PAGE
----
Soldier Summit in Carbon County, Utah — The American Mountains (Southwest)
Soldier Summit - A Failed Experiment
Inscription. In 1919 the Denver and Rio Grande Western Railroad decided to move their operations from Helper to Soldier Summit to cut their operating costs. This proved to be a horrible idea. The first housing provided by the railroad was nothing more than thin wood framed canvas tents on cement foundations wrapped with tar paper. Eventually the housing would become the well-known company "half salt box houses" or "Squat houses," most of which were not much more than a 850 square foot shed divided into smaller "rooms." It was common to have between 6 to 16 feet of snow for up to 6 months of the year. The 2500 residents would have to dig actual tunnels between buildings, including their outhouses, to get around. This continued until 1929 when the equipment and buildings were moved back to Helper because of the costs associated with the harsh conditions. A few hardy souls remained to keep the town alive for many more decades. By 1979 complaints from passing motorists about a speed trap caused the state to legally dissolve the police force. This took away the towns revenue source and effectively ended Soldier Summit as a town.
By Ray Fowler
1. Soldier Summit A Failed Experiment Marker
Today there are a few residents and a gas station/convenience store.
Dedicated September 8, 2018 (6023)
Erected 2018 by Matt Warner Chapter 1900 E Clampus Vitus.
39° 55.728′ N, 111° 4.815′ W. Marker is in Soldier Summit, Utah, in Carbon County. Marker is on State Street (Utah Route 6), on the left when traveling east. Touch for map. Marker is in this post office area: Helper UT 84526, United States of America.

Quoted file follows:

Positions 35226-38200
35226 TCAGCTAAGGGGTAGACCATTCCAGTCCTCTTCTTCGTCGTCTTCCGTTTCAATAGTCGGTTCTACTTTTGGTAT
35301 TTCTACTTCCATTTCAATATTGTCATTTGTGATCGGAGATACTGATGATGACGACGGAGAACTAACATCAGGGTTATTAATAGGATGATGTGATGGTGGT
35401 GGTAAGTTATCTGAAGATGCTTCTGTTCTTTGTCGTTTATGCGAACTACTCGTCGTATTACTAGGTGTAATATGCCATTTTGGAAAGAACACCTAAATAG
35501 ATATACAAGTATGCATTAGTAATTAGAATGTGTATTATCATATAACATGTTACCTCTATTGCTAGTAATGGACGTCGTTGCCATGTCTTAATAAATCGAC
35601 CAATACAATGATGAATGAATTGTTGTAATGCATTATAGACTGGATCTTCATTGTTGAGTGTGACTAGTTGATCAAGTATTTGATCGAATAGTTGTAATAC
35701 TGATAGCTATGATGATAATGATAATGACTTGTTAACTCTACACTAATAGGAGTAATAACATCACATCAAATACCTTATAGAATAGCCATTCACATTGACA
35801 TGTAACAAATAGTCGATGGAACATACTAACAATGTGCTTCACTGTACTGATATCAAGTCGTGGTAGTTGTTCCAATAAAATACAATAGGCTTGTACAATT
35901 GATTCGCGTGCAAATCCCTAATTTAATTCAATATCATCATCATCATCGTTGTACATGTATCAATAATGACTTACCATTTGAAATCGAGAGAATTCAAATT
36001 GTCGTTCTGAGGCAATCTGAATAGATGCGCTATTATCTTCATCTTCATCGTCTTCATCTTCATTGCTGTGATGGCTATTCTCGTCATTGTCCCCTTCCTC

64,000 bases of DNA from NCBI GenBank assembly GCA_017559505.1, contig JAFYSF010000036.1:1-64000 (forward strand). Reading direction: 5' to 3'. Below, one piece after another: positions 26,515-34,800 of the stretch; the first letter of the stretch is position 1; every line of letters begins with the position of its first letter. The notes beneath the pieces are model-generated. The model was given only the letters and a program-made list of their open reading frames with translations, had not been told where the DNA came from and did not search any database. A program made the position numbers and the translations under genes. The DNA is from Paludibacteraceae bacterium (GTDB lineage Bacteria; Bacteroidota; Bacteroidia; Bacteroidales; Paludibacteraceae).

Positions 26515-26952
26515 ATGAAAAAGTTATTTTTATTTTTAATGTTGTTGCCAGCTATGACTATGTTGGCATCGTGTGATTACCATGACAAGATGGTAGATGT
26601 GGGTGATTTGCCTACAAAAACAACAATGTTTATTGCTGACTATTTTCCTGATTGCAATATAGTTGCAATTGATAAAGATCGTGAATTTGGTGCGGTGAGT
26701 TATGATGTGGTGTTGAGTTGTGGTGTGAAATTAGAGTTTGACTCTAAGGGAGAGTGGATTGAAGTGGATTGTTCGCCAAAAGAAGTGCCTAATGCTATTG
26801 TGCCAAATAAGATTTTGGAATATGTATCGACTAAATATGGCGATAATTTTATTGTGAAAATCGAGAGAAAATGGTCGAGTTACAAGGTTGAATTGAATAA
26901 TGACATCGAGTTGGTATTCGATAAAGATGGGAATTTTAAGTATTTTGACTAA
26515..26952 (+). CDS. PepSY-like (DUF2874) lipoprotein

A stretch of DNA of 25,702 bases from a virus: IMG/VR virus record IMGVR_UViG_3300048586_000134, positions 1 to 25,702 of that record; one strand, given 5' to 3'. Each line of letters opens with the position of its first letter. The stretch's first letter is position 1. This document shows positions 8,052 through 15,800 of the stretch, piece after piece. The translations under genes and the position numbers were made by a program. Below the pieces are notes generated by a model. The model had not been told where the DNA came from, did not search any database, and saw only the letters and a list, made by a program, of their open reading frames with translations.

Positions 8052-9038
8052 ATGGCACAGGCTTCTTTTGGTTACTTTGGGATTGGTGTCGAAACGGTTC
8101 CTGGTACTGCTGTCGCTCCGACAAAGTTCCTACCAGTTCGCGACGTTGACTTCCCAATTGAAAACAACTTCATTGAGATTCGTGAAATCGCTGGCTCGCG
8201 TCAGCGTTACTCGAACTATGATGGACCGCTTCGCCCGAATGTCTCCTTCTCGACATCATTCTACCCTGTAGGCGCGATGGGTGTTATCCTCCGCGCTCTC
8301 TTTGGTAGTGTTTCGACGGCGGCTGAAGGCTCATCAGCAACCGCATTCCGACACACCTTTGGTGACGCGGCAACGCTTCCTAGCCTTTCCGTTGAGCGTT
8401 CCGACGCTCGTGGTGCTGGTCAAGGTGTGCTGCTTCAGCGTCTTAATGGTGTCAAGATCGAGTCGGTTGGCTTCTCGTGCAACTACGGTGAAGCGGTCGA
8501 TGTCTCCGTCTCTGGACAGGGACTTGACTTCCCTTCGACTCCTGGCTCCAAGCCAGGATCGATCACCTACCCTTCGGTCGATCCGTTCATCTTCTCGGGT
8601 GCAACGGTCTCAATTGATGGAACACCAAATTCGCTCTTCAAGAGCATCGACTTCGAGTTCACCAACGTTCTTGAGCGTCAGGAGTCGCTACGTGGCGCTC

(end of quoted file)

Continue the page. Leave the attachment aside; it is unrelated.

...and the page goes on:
By Danny Grills
2. Soldier Summit A Failed Experiment Marker
Categories. • Settlements & Settlers •
By Ray Fowler
3. Soldier Summit Marker
On Sept. 11, 1776 two Franciscan Priests. Father Escalante and Father Dominguez entered what is now the State of Utah, as no several weeks later they camped in a mountain pass. It is believed that the fathers gave the pass its first name, calling it Grassy Pass. The name was changed to Soldier Pass when Johnson's Army at Camp Floyd was ordered east in 1861. About 40 officers & enlisted men from the Southern States were given permission to leave the U.S. Army & go south to join the Confederate Army. They arrived at Grassy Pass in a blizzard. Six or Seven men & a fourteen year old boy were frozen to death & were buried by a spring near the summit of the pass. The Rio Grande Western Railroad Company in 1880 named the pass Soldier Summit in its first time table.
Credits. This page was last revised on October 3, 2018. This page originally submitted on October 1, 2018, by Frank Gunshow Sanchez of Hollister, California. This page has been viewed 38 times since then. Photos: 1, 2, 3. submitted on October 1, 2018, by Frank Gunshow Sanchez of Hollister, California. • Andrew Ruppenstein was the editor who published this page.